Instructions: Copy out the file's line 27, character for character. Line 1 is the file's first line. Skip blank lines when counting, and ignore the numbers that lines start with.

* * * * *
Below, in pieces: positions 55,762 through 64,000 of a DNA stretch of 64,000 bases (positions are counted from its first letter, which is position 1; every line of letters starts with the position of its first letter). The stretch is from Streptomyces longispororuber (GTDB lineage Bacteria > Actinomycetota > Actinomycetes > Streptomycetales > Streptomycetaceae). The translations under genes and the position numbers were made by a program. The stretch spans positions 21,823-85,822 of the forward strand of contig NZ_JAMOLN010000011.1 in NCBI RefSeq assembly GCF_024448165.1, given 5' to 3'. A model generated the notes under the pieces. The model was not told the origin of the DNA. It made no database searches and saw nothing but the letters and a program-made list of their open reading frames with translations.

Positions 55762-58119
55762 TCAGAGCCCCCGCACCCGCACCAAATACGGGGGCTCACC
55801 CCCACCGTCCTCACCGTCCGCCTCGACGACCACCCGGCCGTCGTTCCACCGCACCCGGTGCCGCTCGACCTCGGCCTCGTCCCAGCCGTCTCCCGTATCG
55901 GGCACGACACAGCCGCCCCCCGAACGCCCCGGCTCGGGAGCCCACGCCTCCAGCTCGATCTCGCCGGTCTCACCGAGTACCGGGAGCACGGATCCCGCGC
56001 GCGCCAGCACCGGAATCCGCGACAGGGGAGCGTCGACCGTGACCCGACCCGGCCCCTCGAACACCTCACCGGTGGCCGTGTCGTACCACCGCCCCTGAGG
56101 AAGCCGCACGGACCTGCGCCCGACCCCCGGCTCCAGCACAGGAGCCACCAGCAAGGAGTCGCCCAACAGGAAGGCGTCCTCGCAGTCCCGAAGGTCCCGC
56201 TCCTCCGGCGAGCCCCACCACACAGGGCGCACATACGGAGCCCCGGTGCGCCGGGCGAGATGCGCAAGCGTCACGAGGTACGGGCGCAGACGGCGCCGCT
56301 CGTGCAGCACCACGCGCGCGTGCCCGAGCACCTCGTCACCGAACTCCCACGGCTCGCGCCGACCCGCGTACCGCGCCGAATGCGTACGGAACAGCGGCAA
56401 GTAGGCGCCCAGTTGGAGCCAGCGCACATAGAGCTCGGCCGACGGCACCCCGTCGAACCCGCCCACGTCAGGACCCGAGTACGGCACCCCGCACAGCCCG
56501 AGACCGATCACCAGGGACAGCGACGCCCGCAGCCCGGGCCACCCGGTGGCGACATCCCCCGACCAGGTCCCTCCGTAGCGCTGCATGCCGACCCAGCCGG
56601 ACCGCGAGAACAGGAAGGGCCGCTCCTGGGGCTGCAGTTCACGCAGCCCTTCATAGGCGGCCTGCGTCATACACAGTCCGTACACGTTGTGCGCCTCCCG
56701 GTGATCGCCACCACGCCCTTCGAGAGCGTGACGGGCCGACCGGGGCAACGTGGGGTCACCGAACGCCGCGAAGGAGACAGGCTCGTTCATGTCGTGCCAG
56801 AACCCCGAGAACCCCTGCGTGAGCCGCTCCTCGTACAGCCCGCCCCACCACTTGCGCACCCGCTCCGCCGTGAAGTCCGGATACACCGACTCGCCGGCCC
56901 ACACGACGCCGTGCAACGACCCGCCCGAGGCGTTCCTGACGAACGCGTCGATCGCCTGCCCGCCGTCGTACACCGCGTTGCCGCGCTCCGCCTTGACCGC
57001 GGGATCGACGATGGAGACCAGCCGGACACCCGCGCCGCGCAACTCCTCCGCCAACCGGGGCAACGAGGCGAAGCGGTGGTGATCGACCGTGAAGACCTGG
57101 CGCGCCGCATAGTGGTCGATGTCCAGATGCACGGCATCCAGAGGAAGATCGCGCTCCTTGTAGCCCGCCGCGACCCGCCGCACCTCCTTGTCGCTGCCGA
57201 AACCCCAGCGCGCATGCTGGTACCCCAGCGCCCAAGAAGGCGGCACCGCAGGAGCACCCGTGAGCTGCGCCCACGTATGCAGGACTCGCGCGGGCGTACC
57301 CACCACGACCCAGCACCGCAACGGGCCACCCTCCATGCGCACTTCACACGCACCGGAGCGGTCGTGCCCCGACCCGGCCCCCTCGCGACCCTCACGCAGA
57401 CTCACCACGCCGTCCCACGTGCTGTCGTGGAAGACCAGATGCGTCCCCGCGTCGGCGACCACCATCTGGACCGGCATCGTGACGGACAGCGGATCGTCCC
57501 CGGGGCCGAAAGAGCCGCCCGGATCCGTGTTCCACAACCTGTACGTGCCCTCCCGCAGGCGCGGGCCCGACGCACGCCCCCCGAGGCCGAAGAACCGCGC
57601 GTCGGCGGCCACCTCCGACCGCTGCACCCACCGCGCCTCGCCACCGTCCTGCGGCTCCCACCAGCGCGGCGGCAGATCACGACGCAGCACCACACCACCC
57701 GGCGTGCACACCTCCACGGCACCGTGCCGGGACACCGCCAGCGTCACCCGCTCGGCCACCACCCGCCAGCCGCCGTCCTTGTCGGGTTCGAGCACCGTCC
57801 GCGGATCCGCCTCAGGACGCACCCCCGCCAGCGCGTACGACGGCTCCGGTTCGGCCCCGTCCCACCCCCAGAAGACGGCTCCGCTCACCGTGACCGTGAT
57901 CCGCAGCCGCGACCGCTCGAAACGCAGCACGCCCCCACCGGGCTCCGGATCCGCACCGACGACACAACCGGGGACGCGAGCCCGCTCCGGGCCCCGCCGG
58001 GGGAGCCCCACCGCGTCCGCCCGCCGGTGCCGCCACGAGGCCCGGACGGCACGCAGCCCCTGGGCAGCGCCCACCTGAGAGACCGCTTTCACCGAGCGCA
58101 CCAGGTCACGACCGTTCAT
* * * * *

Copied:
58101 CCAGGTCACGACCGTTCAT